Angiosperm sexual reproduction is unique and remarkable. Unlike for other living organisms, fertilisation involves the fusion of two sperm cells to two cell types of female gametophyte, the egg and central cell. This fertilization process is called double fertilisation. Fusion of the egg and the sperm yields a zygote whereas the interaction of the central cell and the sperm gives the nutritive endosperm. This fertilization process has been studied extensively for many years. However, despite these studies, relatively little is known at the molecular level about either of the plant gametes. This is primarily due to the difficulties in plant gamete isolation. Both plant gametes reside within enclosed tissues, pollen grains and embryo sacs. In this study, sperm isolation techniques were successfully developed for Brassica oleracea and Arabidopsis thaliana which ultimately utilised fluorescence-activated cell sorting (FACS) to obtain pure cell samples. Proteomic studies utilising two-dimensional protein electrophoresis and mass spectrometry (MS) were carried out on both semi-purified and FACS-purified sperm cells. In parallel with the proteomic studies a bioinformatics approach was taken which used sperm transcriptome data of maize, Plumbago zeylanica, rice and tobacco to identify homologues in Arabidopsis. Transcriptional analyses, RT-PCR and GFP translational fusion experiments were used to investigate these Arabidopsis sperm cell-expressed gene candidates. As a result, two sperm cell-expressed genes (At1g10090 and At5g39650) were identified and these are being analysed to confirm their functions in the reproductive process. Moreover, the sperm cell-expressed gene candidates derived from the bioinformatics were also screened for roles in plant reproduction by a reverse genetics approach (Arabidopsis T-DNA insertion mutagenesis plant screening) and eight genes were identified. In addition, for the first time, sperm cell size dimorphism was identified for Arabidopsis in this study utilising a GFP-labelled sperm line and confocal microscopy. Overall the techniques for sperm cell-expressed gene candidate selection were proven to be effective and will certainly facilitate further sperm cell-specific gene identification studies. Further the Arabidopsis sperm purification technique successfully developed in this project will surely be useful for any plant sperm cell studies in the future.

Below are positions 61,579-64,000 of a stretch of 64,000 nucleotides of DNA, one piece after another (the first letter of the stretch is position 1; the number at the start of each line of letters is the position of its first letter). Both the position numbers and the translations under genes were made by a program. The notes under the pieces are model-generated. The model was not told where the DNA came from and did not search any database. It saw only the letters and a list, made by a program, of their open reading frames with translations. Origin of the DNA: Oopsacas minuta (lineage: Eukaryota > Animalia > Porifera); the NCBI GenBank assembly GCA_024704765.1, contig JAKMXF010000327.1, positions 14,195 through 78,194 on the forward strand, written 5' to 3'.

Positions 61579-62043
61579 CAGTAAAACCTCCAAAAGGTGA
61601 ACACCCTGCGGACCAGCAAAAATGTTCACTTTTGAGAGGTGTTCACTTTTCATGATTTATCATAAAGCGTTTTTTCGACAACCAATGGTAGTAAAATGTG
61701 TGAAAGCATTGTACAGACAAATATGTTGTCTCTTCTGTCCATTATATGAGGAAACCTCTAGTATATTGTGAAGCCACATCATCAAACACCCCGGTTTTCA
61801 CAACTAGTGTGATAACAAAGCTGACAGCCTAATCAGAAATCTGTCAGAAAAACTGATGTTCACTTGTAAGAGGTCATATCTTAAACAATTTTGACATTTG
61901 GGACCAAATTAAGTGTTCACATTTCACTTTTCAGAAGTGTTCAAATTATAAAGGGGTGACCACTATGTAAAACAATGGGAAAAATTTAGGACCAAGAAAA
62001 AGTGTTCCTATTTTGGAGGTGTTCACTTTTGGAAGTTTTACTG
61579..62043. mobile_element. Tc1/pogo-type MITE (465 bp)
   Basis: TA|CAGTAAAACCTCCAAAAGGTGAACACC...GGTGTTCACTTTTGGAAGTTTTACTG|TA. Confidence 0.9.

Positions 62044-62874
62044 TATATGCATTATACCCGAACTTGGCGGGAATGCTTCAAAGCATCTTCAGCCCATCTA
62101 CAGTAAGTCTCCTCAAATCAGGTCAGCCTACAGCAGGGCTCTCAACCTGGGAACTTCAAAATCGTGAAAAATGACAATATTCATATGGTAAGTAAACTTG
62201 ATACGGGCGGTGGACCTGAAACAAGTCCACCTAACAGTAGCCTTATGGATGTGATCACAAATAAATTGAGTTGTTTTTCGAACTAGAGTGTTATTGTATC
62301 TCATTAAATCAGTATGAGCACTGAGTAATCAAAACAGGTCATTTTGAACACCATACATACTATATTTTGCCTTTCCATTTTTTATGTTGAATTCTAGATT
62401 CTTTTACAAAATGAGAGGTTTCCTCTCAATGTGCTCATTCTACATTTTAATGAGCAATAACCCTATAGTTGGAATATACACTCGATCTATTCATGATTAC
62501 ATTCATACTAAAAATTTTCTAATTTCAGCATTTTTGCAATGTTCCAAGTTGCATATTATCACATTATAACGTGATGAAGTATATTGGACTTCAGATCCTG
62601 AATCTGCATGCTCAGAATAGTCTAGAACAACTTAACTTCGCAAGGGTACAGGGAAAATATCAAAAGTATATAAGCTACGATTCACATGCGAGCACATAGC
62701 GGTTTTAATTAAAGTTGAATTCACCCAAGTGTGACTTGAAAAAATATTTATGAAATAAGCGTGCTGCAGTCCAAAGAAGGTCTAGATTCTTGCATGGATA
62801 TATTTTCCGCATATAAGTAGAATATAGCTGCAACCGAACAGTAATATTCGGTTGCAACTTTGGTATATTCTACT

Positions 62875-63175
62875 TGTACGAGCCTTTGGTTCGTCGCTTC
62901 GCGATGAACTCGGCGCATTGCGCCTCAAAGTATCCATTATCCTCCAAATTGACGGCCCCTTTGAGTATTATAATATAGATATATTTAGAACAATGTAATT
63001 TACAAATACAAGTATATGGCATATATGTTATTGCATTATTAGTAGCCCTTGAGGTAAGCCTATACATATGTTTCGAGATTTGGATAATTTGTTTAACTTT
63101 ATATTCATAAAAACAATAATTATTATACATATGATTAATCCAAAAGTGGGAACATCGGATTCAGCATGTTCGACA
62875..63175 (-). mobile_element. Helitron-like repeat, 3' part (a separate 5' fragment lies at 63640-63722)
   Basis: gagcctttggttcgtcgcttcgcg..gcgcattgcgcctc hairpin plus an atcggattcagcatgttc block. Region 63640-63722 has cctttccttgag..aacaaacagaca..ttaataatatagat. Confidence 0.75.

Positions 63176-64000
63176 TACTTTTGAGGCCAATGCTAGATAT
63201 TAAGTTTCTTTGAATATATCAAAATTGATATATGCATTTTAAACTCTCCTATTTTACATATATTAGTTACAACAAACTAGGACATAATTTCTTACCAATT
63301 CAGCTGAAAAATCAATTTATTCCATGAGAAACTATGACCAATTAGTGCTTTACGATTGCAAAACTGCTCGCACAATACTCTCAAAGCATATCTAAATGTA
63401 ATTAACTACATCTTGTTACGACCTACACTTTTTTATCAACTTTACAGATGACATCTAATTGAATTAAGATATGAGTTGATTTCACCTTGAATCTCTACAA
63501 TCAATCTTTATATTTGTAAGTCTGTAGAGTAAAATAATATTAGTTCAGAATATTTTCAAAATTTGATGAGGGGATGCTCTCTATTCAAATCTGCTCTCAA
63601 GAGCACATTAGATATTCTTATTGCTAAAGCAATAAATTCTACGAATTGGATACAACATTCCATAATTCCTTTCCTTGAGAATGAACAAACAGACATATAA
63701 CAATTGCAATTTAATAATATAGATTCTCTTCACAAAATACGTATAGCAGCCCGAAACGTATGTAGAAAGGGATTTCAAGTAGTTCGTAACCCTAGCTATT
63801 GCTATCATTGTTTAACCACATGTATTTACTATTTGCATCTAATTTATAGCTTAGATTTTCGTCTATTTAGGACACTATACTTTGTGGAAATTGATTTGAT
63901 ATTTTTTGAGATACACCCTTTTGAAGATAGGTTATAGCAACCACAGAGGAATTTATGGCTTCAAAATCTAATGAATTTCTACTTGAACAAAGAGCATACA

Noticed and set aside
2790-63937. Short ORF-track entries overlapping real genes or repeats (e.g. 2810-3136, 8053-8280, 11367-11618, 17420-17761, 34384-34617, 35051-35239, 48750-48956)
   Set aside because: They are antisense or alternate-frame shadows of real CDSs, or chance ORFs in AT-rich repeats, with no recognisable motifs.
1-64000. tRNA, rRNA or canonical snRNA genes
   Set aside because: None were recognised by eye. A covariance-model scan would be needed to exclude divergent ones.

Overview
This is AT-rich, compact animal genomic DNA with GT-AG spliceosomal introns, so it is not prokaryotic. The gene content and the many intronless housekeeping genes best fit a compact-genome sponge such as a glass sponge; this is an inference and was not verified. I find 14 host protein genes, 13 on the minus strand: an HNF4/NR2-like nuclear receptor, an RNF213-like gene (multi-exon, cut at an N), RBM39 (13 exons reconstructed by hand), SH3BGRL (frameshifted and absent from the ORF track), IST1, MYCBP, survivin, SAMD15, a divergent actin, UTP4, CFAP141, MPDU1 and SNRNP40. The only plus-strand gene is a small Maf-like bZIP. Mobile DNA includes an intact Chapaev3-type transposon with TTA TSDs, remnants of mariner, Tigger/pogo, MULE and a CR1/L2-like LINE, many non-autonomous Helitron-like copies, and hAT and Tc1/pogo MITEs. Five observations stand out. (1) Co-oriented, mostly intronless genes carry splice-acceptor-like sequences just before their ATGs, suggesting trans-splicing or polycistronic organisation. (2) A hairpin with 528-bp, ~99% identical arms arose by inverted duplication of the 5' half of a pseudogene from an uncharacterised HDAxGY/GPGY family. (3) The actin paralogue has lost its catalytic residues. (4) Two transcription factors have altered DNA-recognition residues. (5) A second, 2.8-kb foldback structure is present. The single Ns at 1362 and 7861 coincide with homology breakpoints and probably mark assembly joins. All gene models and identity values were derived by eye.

|Date of Award||1 Sep 2008|
|Supervisor||James Doughty (Supervisor)|